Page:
‘“There’s a different weight to it this year in light of all that’s been going on around us,” (Senator Tim) Ashe said of the new policies, referring to national stories of sexual harassment.’
It’s too little too late to help one young girl who, reluctantly and under oath, provided compelling testimony of her alleged sexual exploitation by then-senator Norm McAllister. The victim had the misfortune of stepping forward just a couple of years before our porcine president and the “Me too!” movement catapulted the dirty secret of sexual assault by powerful men to national attention.
We’re talking about a slip of a girl, just a teenager at the time she served as Mr. McAllister’s unofficial intern at the statehouse, who came from a low-income rural background, asking for a state senator to be held accountable for abusing her.
She relied on law enforcement and the states attorney who persuaded her to testify, to provide the credibility for her complaint that her own social inferiority denied her. Had she hailed from the hill section of St. Albans with gold-plated parentage, I rather doubt her case would have been dropped by the state’s attorney after she fibbed, out of shame and the growing realization that her behavior, not McAllister’s was on trial, about a kiss with a lad who was not her boyfriend.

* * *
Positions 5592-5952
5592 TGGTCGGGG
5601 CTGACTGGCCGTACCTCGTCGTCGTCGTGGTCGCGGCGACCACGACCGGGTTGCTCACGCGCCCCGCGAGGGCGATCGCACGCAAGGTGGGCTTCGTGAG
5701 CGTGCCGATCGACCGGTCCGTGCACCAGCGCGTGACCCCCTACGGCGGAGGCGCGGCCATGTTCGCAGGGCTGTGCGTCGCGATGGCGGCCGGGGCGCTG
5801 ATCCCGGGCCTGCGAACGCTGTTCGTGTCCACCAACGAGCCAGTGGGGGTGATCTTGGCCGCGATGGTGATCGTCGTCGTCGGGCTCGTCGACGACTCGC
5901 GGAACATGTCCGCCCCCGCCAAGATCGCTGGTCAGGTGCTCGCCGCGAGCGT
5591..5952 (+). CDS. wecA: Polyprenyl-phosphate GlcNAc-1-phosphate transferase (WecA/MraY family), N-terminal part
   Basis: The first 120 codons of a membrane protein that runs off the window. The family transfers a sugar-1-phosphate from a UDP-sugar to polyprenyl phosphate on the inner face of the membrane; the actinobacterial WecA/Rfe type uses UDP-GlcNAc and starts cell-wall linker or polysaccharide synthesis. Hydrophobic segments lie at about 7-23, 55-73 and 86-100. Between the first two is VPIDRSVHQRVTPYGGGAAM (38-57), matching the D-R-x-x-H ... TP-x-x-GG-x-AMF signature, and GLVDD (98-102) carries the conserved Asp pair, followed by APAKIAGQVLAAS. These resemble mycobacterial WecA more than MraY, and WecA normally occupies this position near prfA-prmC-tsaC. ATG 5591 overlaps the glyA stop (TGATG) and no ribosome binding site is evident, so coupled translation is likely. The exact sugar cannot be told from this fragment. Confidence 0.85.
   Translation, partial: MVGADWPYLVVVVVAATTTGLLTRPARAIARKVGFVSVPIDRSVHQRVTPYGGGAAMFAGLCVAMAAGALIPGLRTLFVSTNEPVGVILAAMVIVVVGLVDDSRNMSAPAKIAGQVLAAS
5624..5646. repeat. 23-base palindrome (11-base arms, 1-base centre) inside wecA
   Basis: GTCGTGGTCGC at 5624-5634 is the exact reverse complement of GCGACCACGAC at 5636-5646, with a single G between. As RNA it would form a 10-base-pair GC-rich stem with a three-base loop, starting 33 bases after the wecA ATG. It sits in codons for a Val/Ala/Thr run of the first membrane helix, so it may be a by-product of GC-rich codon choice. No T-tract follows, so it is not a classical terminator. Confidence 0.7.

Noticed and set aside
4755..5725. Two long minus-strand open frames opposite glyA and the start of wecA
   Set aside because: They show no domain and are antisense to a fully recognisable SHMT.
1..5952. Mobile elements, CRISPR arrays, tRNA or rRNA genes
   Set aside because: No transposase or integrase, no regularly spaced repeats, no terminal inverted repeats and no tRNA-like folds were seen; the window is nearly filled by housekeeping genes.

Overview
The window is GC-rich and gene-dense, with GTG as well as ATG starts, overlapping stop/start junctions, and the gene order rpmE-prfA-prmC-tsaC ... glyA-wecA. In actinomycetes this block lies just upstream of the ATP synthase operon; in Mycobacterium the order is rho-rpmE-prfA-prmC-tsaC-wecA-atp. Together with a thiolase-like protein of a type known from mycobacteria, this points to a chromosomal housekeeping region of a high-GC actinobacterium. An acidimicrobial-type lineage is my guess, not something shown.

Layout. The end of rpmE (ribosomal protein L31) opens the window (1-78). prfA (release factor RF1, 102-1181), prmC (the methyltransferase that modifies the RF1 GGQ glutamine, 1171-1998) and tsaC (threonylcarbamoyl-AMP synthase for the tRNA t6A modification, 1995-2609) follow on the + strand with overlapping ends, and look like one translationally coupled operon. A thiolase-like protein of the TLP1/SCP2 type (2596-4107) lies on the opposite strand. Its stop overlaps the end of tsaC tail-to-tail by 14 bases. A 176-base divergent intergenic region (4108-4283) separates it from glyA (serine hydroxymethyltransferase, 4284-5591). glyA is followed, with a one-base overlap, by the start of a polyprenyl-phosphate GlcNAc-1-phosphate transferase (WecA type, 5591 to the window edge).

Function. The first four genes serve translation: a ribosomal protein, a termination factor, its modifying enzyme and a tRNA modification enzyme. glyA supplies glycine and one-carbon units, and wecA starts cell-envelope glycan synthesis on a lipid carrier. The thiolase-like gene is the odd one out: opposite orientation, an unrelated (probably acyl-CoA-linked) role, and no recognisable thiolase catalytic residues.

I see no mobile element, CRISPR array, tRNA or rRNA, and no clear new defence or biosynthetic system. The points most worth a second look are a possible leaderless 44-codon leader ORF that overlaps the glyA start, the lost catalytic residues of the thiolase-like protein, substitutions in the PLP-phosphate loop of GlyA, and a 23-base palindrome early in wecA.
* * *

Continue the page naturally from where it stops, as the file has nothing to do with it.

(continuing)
She left that courtroom completely broken, and we haven’t heard from her since.
The next female who dared complain about the sexual mistreatment she received from McAllister once again sat alone in the courtroom as her own past relationships and financial hardships were used as a cudgel to reduce her credibility before the jury who accepted the argument that a decent family man and senator like McAllister simply wouldn’t do the things of which she accused him. If he had, it must have been consensual; as if any woman can actually “consent” to sexual exploitation by a man who wields the power to deprive her of heat and a place to live.
A third accuser conveniently died before the alleged assaults were brought to trial.
After it was all over but the weeping, McAllister faced conviction on only one count of procurement for the purpose of prostitution, and as far as I know has yet to be sentenced.
I have serious doubts that the procedures now in place for dealing with sexual harassment in the senate would have prevented that teenager’s secret exploitation in Montpelier; or any of the other brutalities Mr. McAllister actually discussed in recorded conversations with the other two complainants.
I suppose it’s pointless to wonder if the outcome of Mr. McAllister’s brush with justice might have been different had it taken place now; but I would urge the legislature to consider well that persons of low status usually suffer the greatest indignities, and a sexual harassment policy that is ineffective at protecting the very young and the timid
won’t be worth the paper its printed on.